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Monday, 13 May, 2002, 08:17 GMT 09:17 UK
Fresh fears over organ retention
Alder Hey Hospital in Liverpool
Alder Hey says tissue retention was on coroner's orders
A solicitor has called for a change in the law after parents claimed their son's organs were retained at Alder Hey Hospital, Liverpool, without their knowledge.

The parents of six-year-old Kieran Peers, who died unexpectedly at the hospital in March 2000, were initially told all of their son's organs were replaced after a coroner's post-mortem examination.

But in a letter sent to the family from Alder Hey last month, they were told "substantial" material, including organs, had been kept by the coroner.

Now the family's solicitor Ian Cohen has said they want the law changed so that the medical authorities treat the bereaved with "clarity and transparency".

Kieran Peers
Some of Kieran Peers' remains were retained
Alder Hey was at the centre of a major scandal in 1999 after it emerged that pathologist Dick van Velzen had hoarded thousands of children's organs at the hospital without consent of parents.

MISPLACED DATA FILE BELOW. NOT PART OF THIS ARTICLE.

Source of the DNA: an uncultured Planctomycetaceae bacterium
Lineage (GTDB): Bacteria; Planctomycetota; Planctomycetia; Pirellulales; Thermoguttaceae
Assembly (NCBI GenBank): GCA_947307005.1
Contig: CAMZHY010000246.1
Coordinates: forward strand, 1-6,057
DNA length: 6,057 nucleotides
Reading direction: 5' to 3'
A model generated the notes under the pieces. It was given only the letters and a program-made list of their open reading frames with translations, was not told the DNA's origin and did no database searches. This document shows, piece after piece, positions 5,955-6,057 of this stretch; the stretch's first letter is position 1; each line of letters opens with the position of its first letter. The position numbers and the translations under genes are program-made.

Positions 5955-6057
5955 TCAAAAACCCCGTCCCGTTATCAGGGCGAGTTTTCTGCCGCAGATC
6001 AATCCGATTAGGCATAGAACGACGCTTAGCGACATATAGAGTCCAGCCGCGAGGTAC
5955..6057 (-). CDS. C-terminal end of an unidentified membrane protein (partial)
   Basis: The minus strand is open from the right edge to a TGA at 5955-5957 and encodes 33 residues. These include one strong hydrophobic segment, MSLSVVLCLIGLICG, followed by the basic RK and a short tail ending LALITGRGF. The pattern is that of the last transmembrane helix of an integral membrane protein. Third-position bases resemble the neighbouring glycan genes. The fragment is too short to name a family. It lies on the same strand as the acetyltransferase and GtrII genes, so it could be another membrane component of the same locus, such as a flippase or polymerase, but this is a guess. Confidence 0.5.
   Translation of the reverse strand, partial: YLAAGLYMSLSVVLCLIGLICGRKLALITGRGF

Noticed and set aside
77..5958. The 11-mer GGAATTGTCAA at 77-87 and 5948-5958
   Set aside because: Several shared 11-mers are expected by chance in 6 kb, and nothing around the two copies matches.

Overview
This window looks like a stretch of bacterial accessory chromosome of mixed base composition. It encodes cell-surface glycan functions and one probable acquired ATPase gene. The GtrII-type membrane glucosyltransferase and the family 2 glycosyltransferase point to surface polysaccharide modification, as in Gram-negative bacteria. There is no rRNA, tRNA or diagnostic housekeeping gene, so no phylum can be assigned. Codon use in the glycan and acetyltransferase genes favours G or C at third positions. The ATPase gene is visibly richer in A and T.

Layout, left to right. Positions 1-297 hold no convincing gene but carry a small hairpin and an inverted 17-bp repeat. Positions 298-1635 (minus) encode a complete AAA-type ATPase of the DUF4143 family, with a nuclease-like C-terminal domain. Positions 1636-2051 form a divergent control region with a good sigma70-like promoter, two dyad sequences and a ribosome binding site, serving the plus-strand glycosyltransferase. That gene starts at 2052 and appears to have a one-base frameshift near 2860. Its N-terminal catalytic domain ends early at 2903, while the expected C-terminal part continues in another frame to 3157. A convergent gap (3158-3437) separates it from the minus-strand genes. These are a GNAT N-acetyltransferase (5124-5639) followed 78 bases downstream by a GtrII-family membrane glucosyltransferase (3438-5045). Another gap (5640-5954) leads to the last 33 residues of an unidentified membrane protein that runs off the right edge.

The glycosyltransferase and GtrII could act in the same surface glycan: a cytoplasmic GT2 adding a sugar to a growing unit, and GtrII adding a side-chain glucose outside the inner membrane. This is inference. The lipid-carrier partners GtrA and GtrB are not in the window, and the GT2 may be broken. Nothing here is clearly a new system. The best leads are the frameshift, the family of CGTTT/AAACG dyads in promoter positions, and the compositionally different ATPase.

Mr Cohen said: "We are seeking a change in the law.

"It will be for the benefit of the medical profession as well as the families.

"It would make communication with families mandatory, and would restore faith in the pathological process."

In a statement, the hospital said: "A post-mortem involves creating blocks (parts of organs) and slides of tissues for microscopic examination to help determining the cause of death. This was done by order of the coroner.

"The creation of blocks and slides often requires that parts of organs - sometimes whole organs - are removed and kept until after the funeral would normally take place."

Mike Peers, the boy's father, said: "I said I want everything putting back once he's had his post-mortem, anything that doesn't need to be kept, as in, like, small tissue samples for histology - they explained all that to me."

Mr Cohen said: "They (the family) gave explicit consent for samples to be taken on condition that the brain and other tissues and organs would be reunited with the body.And that hasn't occurred here."

The BBC's Clare Smith
"Even coroners are not supposed to keep anything without the parents' knowledge"
See also:

08 Jan 02 | England
New boss at Alder Hey
30 Jan 01 | Health
Parents await 'shocking' report
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